On Sunday, the Daily Progress newspaper reported on the financial history of Jeff Clark, candidate for Congress from the 5th Congressional District. The revelations sounded like a history of almost anyone who has had debts, including medical, and tried to handle them. It was revealed in the article that Clark had declared bankruptcy at one point due to large debts, including mounting medical debt from serious health problems in the past.
Last evening, Brian McNeil of the Daily Progress reported that Clark has offered to drop out of the Congressional race if the person or persons that leaked this information to the press would come forward. He outlined conditions which would need to be met if he was to drop out of the race.
In order to drop out, Clark said, certain conditions must first be met. The person or persons who tipped off the media, he said, must reveal themselves, must say how they came in possession of the documents, disclose if they were compensated, reveal any political or campaign affiliation and say on whose behalf they gathered the information.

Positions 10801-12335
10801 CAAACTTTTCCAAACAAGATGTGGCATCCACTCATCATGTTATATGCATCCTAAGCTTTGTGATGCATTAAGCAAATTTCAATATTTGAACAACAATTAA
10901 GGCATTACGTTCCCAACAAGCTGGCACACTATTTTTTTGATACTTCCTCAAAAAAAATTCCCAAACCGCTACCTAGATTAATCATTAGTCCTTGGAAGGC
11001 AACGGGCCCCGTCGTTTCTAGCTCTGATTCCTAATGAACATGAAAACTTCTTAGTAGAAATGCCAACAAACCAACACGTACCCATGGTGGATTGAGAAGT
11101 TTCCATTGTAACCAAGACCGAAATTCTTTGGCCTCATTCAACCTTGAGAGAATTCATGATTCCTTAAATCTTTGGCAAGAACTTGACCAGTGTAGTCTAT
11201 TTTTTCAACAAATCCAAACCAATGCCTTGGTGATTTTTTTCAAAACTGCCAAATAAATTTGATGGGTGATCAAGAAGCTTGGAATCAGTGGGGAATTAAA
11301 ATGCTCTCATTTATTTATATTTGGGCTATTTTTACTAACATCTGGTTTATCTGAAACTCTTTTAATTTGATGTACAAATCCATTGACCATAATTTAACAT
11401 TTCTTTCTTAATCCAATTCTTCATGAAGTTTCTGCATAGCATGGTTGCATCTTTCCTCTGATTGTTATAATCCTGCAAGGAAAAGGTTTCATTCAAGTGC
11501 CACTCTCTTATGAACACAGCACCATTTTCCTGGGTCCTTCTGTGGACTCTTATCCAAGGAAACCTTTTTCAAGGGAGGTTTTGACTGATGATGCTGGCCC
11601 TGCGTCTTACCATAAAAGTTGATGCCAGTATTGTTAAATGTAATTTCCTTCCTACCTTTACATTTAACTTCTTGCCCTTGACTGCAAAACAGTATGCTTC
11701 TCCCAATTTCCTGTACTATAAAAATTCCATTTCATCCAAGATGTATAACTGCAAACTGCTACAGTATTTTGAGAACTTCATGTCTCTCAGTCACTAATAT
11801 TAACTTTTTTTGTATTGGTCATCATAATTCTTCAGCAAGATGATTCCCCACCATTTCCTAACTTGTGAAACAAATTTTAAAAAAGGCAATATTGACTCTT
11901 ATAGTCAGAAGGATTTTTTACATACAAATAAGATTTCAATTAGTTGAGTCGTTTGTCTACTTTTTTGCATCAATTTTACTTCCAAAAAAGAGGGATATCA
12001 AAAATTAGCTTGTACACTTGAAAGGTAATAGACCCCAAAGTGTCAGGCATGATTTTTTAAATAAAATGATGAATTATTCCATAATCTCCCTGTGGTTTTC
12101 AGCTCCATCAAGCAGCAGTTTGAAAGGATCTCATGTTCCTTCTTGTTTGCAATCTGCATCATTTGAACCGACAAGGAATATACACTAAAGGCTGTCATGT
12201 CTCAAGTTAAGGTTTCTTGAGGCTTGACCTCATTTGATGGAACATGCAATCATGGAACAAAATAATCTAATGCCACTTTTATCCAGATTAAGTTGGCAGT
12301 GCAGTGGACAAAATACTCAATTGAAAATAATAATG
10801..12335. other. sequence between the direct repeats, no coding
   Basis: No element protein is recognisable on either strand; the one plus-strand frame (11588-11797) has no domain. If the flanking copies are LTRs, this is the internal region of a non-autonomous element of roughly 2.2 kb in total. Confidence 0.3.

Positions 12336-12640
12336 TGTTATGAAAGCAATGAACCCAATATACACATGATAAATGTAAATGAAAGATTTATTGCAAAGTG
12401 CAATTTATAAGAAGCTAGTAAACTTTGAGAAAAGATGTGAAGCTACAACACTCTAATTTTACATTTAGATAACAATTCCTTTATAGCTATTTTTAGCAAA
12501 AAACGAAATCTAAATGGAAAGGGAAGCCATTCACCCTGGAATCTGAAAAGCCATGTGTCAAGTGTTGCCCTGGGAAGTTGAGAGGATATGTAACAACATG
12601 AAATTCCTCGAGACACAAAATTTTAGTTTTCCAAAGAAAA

Clark said that in the interest of complete transparency, it would be worth it to drop out if the conditions are met.
Mark Lloyd, chair of the Lynchburg Tea Party, met with Clark a month ago in a restaurant in Lynchburg and told him he should drop out due to this information. At the time, Lloyd knew only of Clark’s bankruptcy, but not the other information.
In an interview, Lloyd said he knew about only Clark’s Chapter 13 bankruptcy filing in 1993 and didn’t realize Clark had such an extensive paper trail of unpaid medical bills and other expenses.
“I told Jeff that I had a person that basically found this out from a public records thing,” said Lloyd. “The only thing I knew about was the bankruptcy … I told him if he didn’t drop out, then this would come out.”
Lloyd, who said he was tipped off by a Lynchburg Tea Party member who wishes to remain anonymous, said he wasn’t trying to blackmail Clark into dropping out. He said he was merely warning Clark that running for office means that he will be vetted in public and his financial history would inevitably come out.
“There is no grand conspiracy,” Lloyd said. “There’s really no ‘there’ there.”
Clark, however, said it was quite clear that Lloyd was leaning on him to drop out.
“The whole point of the conversation was to try to get me to drop out,” Clark said. “He specifically told me, ‘This information doesn’t have to come out.’”
Campaign spokesmen for Perriello and Hurt both declined to comment Monday.
Obviously, this would change the dynamics of the race significantly.